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Lose one pound per week with ease

We all struggle to do something that others do easily. My something is painting around the house.

When my sister-in-law repaints a room, it looks like page 33 of Better Homes & Gardens. When I do, it looks like a page from my nephew’s first coloring book.

But there are struggles shared by nearly everyone. Like keeping off weight lost through dieting.

When researchers at the Penn State College of Medicine asked about 14,000 adults who had lost 10 percent or more of their body weight if they were as light one year later, only 1 out of 6 said yes. Yet if my work with others is any indicator, your just-as-light-one-year-later odds are more like 5 out of 6 - if you fully buy into my system.

In the traditional sense, though, the system is not for sale.

There’s no book to buy, no video to watch, no podcast to listen to. The goal is not to swell my bank account, just shrink your waistline.

You don’t follow a one-size-fits-all diet, but experiment frequently with your own. You do so because you are physiologically unique.

For example, one of my cycling buddies who’s built like me but a dozen years younger eats what I call junky carbs, usually a pastry, in the middle of four-hour rides and rides well afterward. The one time I ate junky carbs when he did, a Philadelphia soft pretzel -a better choice than a pastry, I thought - the opposite occurred.

The highly processed flour in the soft pretzel increased my blood sugar level too quickly. I got lightheaded and felt weak.

In about an hour, I could barely turn the pedals.

This same cycling buddy swears he gains weight if he eats even the smallest amount of healthy food past 8 p.m. He also swears at me when I remind him I eat healthy stuff two or three times every night, for a total of 500 to 600 calories - after I first fall asleep.

Even though the way we metabolize food is unique, science can still direct your dietary experiments. In last week’s article, for instance, you learned how to lose weight yet still eat the same number of calories as before.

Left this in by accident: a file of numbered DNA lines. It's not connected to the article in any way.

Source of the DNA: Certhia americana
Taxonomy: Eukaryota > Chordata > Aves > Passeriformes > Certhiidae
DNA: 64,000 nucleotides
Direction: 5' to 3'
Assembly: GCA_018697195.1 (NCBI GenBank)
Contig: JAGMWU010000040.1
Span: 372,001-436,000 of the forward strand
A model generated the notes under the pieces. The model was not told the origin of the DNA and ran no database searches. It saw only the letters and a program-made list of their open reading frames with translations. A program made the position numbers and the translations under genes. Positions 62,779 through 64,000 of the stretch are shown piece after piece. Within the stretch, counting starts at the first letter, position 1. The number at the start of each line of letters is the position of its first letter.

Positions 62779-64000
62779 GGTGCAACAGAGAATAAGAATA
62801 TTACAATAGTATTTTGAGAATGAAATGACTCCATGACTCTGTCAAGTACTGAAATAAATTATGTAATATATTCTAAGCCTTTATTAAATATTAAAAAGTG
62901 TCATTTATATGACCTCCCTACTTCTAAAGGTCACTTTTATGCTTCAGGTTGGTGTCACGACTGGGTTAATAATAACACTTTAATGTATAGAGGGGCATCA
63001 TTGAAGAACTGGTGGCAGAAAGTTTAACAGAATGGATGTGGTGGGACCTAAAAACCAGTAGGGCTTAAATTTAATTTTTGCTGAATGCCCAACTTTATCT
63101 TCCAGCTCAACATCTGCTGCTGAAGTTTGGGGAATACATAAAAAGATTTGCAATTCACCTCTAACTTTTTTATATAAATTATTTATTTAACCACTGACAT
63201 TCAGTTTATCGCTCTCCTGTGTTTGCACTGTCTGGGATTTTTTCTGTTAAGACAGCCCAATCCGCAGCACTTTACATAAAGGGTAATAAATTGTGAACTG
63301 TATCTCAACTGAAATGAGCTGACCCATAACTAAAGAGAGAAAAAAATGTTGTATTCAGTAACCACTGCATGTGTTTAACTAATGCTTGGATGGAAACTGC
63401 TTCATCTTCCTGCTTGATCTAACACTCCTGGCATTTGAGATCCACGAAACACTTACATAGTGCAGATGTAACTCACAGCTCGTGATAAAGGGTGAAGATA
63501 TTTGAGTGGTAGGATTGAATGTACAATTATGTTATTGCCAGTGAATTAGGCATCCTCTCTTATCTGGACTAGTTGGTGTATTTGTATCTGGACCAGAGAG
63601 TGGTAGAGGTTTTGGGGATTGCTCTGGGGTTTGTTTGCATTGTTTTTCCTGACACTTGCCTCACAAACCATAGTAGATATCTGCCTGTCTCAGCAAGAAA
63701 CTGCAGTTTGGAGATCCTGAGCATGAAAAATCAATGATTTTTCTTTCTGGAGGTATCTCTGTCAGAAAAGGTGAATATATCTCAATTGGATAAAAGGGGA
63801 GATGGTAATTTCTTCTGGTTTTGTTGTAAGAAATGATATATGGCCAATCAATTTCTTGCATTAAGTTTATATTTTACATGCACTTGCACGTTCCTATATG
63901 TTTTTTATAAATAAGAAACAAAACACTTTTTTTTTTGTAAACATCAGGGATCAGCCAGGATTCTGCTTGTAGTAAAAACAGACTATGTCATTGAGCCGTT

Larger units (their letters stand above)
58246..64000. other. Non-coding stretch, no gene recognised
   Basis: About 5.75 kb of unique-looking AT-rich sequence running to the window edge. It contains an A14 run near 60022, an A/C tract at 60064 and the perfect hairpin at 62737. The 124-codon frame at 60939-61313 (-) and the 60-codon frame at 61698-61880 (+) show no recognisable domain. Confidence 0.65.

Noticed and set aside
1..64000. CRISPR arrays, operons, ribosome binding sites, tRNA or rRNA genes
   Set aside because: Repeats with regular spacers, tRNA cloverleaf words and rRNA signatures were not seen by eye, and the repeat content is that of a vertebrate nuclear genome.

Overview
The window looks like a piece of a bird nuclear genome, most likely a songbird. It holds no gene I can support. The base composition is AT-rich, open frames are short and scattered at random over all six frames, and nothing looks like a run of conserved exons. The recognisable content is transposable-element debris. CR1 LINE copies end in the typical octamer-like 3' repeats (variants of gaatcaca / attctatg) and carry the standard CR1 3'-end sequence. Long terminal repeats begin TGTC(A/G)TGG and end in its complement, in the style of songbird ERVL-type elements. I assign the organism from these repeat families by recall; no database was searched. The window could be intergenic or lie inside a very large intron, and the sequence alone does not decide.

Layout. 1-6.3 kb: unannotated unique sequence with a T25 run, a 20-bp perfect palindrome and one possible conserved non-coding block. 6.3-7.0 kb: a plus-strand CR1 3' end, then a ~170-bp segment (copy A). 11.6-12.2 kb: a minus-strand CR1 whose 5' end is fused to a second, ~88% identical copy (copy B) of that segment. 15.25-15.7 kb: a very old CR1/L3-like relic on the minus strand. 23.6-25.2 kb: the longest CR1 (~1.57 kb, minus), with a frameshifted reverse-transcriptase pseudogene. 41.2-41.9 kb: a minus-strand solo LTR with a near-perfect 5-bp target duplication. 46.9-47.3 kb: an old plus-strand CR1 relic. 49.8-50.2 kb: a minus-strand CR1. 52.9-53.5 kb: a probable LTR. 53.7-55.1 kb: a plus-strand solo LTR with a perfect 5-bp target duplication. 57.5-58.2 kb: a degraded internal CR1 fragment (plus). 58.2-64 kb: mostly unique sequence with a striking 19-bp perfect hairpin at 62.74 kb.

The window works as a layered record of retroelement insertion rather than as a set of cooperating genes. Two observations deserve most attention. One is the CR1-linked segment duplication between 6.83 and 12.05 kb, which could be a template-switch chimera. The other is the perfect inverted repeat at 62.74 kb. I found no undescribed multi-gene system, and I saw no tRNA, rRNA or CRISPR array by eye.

That’s possible because of what scientists call the thermic effect of food, the energy expended beyond your basal metabolic rate to process what you eat, as well as your body’s reluctance to store protein and complex carbs as fat.

Dr. Barbara Rolls suggests another strategy to control your body weight. The professor of nutritional sciences at Penn State University has written six books about what she calls volumetrics, including The Ultimate Volumetrics Diet (HarperCollins, 2012).

Her strategy can succinctly be explained in three sentences from that book. “A food that has a high CD [caloric density] has lots of calories in a small amount of food. The opposite is true for low-CD foods. They have fewer calories relative to their weight, so you can eat a bigger portion for the same calories.”

Since Rolls’ prior research established that the weight and volume of the food you consume usually doesn’t vary much from day to day and her diet replaces high-CD foods with low-CD foods, you eat until you feel full and still lose weight.

If you start making high-CD for low-CD swaps, keep in mind that most permanent fat loss occurs gradually. The general rule of thumb: Consume 250 fewer cals and burn an extra 250 cals every day for a month to lose 4 pounds of fat.

While weight loss occurs faster when you follow a bestsellers’-list diet, up to 50 percent of that lost weight is muscle. The more muscle you lose, the more likely it is that you will not only regain the lost weight eventually but also regain it as fat.

To guide your food-swap experiments, compare these low-CD foods from a graphic organizer in an article published in the November 2019 issue of Nutrients titled “Plant-Based Diets in the Reduction on Body Fat” to a few high-CD foods.

One pound of raw vegetables contains between 100 and 200 calories; raw fruits, 200 and 400; intact whole grains, 300 and 600; uncooked beans, 500 to 700; and lean meats, 600 and 800. One pound of typical snacking chips contains between 1500 and 2000 calories; unhealthy cereals, 1500 and 1800; fast-food French fries, 1400 and 1500; and fast-food burgers (bun and toppings included) 1200 and 2500.

One pound of a less-than-lean meat, bacon, contains more than 2400 calories.

In short, if you’re 5 to 10 pounds overweight and replace two or three high-CD foods with low-CD foods each day and create meals that take advantage of the thermic effect of food, you can lose 1 pound of fat a week for 5 to 10 weeks without ever feeling hungry - and keep it off as long as you eat this way.